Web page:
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CHEBIB v. CHEBIB


  • New
  • 1961-11-09
  • HIGH COURT
  • GLR 641-643
  • Print

ACOLATSE, J.


Summary

Divorce?-Maintenance of wife and children?-Secured maintenance.

Headnotes

After a wife-petitioner had won a petition for divorce on the ground of the husband's adultery, and had been given custody of the four children of the marriage, the husband agreed to pay "maintenance for the petitioner: G60, maintenance for the four children of the marriage (G35 each):?- G140." This agreement was reduced into writing and signed by the solicitors for the parties. Clause 5 of the document read:"5. All the sums payable under this consent order are hereby secured by the respondent's shares in the Standard Electric Company of Ghana."The wife-petitioner applied to the court to have the terms of the agreement incorporated in a consent order of the court, and also for an order that a trust be set up in respect of the shares referred to in clause 5 so as to ensure the safety of the security. The respondent did not object to the first part of the claim, but opposed the setting up of the trust as highly improper, relying on Barker v. Barker [1952] P. 184.

Judgement

APPLICATION by wife-petitioner to establish a trust in respect of the husband's shares charged to secure the payment of maintenance.

JUDGMENT OF ACOLATSE J.

The wife-applicant and the respondent in this motion were married on the 14th September, 1947. They lived and cohabited together in divers places and later in Accra, Ghana, and had four children of the marriage. The wife petitioned for, and on the 7th August, 1961 obtained in the High Court of Ghana a decree of divorce on the ground of her husband's adultery. The petitioner and the respondent are domicled in Ghana.

The wife, in her petition to the court for the dissolution of her marriage prayed inter alia (a) that she may be granted the custody of the children of the said marriage, and (b) that she may be granted such secured provisions and sums by way of maintenance for herself and the said children as may be just.

This motion came before the court upon the application of the wife-petitioner for an order of maintenance for herself and her four children within the terms of a "consent" settlement between the husband and wife-petitioner which is attached to the motion and marked A. In that exhibit the terms are clearly set out and a settlement has been reached with regard to the maintenance.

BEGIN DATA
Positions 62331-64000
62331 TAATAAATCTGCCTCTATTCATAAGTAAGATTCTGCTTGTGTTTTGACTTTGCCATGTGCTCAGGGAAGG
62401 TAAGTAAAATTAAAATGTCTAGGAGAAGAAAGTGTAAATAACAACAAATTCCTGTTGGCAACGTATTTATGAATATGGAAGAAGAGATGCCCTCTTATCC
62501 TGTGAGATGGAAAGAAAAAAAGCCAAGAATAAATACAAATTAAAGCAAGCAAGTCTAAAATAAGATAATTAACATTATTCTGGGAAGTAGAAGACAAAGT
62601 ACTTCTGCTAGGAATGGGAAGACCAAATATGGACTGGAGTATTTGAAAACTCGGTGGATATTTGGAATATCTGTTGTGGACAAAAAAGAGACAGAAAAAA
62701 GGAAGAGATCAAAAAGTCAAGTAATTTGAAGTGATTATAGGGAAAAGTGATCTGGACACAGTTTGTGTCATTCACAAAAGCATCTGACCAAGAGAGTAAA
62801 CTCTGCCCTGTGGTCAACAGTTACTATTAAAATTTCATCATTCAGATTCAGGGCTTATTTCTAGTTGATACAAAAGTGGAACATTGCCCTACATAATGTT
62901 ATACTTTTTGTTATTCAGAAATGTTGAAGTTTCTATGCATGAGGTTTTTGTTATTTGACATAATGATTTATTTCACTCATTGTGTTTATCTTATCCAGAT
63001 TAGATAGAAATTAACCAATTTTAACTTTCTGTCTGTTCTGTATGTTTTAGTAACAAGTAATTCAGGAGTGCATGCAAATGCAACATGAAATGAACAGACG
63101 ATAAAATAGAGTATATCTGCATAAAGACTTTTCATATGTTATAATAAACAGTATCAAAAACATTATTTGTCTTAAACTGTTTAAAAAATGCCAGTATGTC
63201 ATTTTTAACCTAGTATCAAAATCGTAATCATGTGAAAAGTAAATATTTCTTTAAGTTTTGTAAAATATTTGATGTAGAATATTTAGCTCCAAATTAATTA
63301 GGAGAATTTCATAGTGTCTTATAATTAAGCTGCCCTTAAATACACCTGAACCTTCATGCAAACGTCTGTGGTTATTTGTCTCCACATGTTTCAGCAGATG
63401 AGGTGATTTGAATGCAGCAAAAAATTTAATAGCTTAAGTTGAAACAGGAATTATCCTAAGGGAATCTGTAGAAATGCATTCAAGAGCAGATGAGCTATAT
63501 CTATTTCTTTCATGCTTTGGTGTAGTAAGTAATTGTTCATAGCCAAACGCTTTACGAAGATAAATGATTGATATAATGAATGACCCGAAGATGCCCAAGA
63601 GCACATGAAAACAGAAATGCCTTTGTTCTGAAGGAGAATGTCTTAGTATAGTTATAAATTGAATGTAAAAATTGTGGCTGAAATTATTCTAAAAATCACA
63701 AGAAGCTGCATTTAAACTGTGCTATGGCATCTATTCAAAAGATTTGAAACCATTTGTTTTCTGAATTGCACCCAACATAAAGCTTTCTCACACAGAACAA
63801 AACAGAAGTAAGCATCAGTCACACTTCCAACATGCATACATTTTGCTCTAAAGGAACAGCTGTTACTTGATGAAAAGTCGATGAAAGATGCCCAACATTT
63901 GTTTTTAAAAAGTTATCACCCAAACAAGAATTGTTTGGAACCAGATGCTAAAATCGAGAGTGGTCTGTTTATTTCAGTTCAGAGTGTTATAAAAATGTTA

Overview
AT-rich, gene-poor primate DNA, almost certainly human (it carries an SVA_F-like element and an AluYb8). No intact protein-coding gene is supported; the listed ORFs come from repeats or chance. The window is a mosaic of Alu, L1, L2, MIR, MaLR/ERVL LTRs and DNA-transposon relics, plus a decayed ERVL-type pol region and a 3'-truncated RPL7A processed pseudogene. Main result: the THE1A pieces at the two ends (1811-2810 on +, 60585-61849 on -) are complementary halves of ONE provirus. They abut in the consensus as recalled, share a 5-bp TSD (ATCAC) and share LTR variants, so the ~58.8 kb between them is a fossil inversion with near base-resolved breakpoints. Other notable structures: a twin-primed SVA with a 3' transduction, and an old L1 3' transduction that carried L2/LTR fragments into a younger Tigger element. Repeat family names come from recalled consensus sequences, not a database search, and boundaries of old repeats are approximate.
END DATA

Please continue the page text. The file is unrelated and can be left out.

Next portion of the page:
The respondent, by consent, agreed to pay the petitioner the sum of G200 a month by way of maintenance for the petitioner and the four children of the marriage. The said sum is made up as follows: "Maintenance for the petitioner: G60. Maintenance for the four children of the [p.643] marriage (G35 each): - G140". The sum of G60 a month to be paid to the petitioner shall cease in the event of the petitioner getting married at any time, and in case of the boys on their attaining the age of 21 years, and in case of the girls upon their getting married. Clause 5 of the consent settlement provides that "All the sums payable under this consent order are hereby secured by the respondent's shares in the Standard Electric Company of Ghana".

Consequent upon the terms of settlement reached and signed by the solicitors for the parties and sworn to on the 23rd October, 1961, this application was duly filed in the court on the 24th October, 1961. In it the applicant sought from the court that the "consent" settlement for maintenance be made a consent order in this suit and for an order that a conveyancer be instructed to draw up a trust deed in respect of the matter contained in clause 5 of the settlement to secure the maintenance.

Mr. Casely-Hayford, counsel for the respondent, admitted the terms of the consent settlement to be made an order for maintenance in this suit. His objection is against the second part of the petitioner's application for a trust deed to be executed to secure the monthly payment of the maintenance in respect of the specific shares the respondent holds in the Ghana Standard Electric Company as security.

The heart of the whole argument lies in the interpretation of the relevant statutory provisions now in force under section 19 (2) and (3) of the Matrimonial Causes Act, 19501 and the authorities cited by counsel, particularly Barker v. Barker2 and Rayden on Divorce, p. 1030. In the case above mentioned the decision was that "a general charge on all of the `husband's assets' securing the sums in the case for maintenance was highly improper" as being at once "oppressive in effect, uncertain in operation, difficult in enforcement and of doubtful validity". In my view the above decision as to the general charge upon all of the husband's assets in that case does not apply to this application.

This is an application directed mainly to the form of a specific security proposed and offered by the respondent in respect of the shares he holds specifically in the company, and the petitioner seeks the order of the court for the proposal and offer and acceptance to be implemented in a deed to secure the said monthly payment under clause 5 of the settlement as an asset capable of being conveniently charged as security for the agreed sum for the payment of the maintenance to which the respondent had consented. The wife would thus be accorded some measure of protection and certainty for herself and children for the covenant to pay.

I am of the opinion, considering the circumstances in this application, that it is irresistible as a whole and I therefore rule that the motion be granted in terms as prayed for. Costs for petitioner - applicant allowed at fifteen guineas.

Decision

<P>Application granted.</P>

Plaintiff / Appellant

J. Quashie-Idun

Defendant / Respondent

A. Casely-Hayford

Referals

Barker v. Barker [1952] P. 184; [1952] 1 T.L.R. 1479; [1952] 1 All E.R. 1128, C.A.

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